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Steve and “Lucretia” are back with another “Three Whisky Happy Hour” to end the week, dishing out a sweet Irish whisky to go with our idea for the attack ad we hope the Trump campaign will run against the Democrats, a mild American bourbon whisky for the uneven Harper’s magazine statement opposing “cancel culture;” and a bracing peaty/smoky Scotch whisky to ponder the question of whether universities have passed the point of no return, such that conservatives ought to give up trying to reform them and now seek simply to destroy them instead, as Arthur Milikh argued a few months ago in National Affairs. We take up these subjects, and our whiskys, in the proper way, which is neat. Cheers!

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By popular demand we’re bringing “Lucretia,” Power Line’s International Woman of Mystery, back to the show, and we’ve decided to start our own “Three Whisky Happy Hour,” because why should Greg Corombos and Jim Geraghty have all the fun (and the booze) with their Three Martini Lunch. As Lucretia is a champion whisky drinker, we decided to offer up American bourbon, Scotch (the more bracing Islay and Highland single malts), and Irish (sweeter) whisky varieties to match up with the crazy, outrageous, and sweet stories of the moment—in today’s case, more egregious cancelings, the Redskins’ capitulation, and the overdue arrest of Ghislaine Maxwell, and what we think the sequel is likely to be besides six more months of Jeffrey Epstein memes.

This inaugural episode ends with some cooking and drinking tips for the July 4 holiday, including the best way to annoy your nearest climate change fanatic. (Hint: It involves grilling.)

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Conrad Black argued this week that Franklin Roosevelt deserves to be regarded as a conservative champion, or at least that conservatives should steal him away from Democrats. FDR himself argued that Democrats should steal Lincoln from Republicans, so why not return the favor? Steve takes up this exotic perspective with Power Line’s International Woman of Mystery, “Lucretia,” along with reader questions in this largely corornavirus-free episode, because aren’t we getting tired of COVID-19 24/7?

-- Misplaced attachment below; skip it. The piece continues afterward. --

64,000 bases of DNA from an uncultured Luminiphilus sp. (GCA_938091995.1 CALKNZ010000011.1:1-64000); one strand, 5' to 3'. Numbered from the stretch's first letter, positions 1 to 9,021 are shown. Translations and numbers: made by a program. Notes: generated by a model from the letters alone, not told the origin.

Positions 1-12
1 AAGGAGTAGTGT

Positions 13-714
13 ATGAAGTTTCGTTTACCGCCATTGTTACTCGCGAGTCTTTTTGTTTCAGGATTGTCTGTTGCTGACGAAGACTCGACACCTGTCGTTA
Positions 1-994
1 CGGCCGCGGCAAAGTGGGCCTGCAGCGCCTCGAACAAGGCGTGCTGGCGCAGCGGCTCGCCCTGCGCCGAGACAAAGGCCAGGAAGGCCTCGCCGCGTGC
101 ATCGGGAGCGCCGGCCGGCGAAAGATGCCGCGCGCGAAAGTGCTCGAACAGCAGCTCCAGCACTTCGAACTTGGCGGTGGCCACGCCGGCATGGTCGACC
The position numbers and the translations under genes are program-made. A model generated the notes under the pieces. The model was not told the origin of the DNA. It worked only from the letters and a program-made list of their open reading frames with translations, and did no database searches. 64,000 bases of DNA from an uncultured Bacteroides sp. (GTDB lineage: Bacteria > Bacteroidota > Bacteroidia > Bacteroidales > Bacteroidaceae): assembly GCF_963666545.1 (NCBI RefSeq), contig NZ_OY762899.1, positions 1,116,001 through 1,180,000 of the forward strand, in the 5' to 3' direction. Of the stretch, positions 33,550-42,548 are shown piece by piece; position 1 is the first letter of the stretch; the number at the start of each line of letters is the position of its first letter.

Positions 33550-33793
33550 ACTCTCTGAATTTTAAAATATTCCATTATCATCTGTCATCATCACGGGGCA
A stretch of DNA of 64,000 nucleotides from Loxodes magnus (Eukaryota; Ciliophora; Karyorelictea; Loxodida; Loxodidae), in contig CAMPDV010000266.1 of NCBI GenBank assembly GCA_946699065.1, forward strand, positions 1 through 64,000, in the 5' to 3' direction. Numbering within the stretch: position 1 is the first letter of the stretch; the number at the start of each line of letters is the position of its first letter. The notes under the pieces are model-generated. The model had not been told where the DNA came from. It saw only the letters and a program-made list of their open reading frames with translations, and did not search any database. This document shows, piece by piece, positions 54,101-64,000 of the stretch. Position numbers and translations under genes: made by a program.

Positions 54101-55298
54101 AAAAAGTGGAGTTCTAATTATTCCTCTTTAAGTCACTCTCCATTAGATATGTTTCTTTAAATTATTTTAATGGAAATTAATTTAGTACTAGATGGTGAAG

Steve and Lucretia also take a stab at answering several reader questions about presidential power, the virtues and virtues of Trump, Joe Biden’s odds of making it to election day in November (in two words—not good), how the “right to privacy” should be understood constitutionally, why Steve took up his peculiar new hobby of trainspotting, and what are some of our favorite things to cook on the grill. All in all, a nice respite from martial law.

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How in the heck did Joe Biden’s mummified campaign come back to life? Or is it just back to zombie status—still dead, but up and moving and menacing the living? That’s the main subject of this week’s fast-paced, high energy episode featuring Power Line’s own John Hinderaker and listener favorite “Lucretia.” (Our conclusion is that Democrats decided they are more the party of creeping socialism than Bernie socialism, in which case it is better to have an actual creep as the nominee.) We also break down Sen. Chuck Schumer’s startling threat to the Supreme Court, which is even worse than it sounded when put in a larger context, and we also kick around the coronavirus and its potential political effects. We manage to sneak in some of our favorite Joe Bidenisms along the way, and a few “lyin’ dog-faced pony soldier” insults.

Exit bumper music this week is a longer excerpt of our opening bumper music that people occasional ask me about, which is “Buster,” by moe.

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This week’s episode, featuring listener favorite Lucretia, Power Line’s International Woman of Mystery, was taped while the Nevada caucuses were in process, but now we know that Bernie Sanders has crushed it. He’s the Coronavirus of the Democratic Party—a long latency period that has now broken out into an unstoppable epidemic. It’s over: the only question now is who Sanders will pick as his running mate. Watch the next debate, to see who attacks Sanders and who goes easy on him hoping to be his Veep pick.